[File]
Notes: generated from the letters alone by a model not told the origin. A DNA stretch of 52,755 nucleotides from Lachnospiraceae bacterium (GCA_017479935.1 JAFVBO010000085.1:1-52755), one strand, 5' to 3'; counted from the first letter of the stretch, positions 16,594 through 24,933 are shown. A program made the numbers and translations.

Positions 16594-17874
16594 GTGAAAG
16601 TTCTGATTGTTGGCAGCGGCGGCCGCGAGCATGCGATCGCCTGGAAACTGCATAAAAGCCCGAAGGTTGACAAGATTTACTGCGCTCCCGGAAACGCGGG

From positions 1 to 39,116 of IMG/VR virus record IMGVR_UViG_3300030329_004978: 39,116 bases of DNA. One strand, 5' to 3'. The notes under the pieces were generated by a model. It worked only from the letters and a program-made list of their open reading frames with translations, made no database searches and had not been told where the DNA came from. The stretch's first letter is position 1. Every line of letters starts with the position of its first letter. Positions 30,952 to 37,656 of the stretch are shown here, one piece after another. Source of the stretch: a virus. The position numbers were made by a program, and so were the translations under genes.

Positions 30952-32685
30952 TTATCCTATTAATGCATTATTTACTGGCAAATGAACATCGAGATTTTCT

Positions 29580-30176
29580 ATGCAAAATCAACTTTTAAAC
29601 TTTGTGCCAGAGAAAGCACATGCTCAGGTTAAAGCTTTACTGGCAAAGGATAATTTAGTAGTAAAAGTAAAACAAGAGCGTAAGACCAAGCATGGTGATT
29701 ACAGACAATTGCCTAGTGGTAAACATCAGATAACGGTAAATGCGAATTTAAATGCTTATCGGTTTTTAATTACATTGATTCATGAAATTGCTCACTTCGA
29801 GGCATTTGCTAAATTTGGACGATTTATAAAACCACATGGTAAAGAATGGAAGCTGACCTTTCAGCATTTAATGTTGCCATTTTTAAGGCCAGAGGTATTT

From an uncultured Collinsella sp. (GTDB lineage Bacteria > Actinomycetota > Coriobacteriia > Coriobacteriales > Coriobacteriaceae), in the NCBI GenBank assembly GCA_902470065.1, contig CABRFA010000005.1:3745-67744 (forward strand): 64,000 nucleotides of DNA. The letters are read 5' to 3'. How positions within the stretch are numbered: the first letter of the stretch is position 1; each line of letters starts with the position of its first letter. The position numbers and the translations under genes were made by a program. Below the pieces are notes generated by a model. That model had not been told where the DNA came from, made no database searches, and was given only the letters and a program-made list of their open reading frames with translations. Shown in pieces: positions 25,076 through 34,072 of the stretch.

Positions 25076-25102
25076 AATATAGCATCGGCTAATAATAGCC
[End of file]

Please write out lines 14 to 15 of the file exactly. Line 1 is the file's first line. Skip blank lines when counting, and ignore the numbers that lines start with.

Positions 25076-25102
25076 AATATAGCATCGGCTAATAATAGCC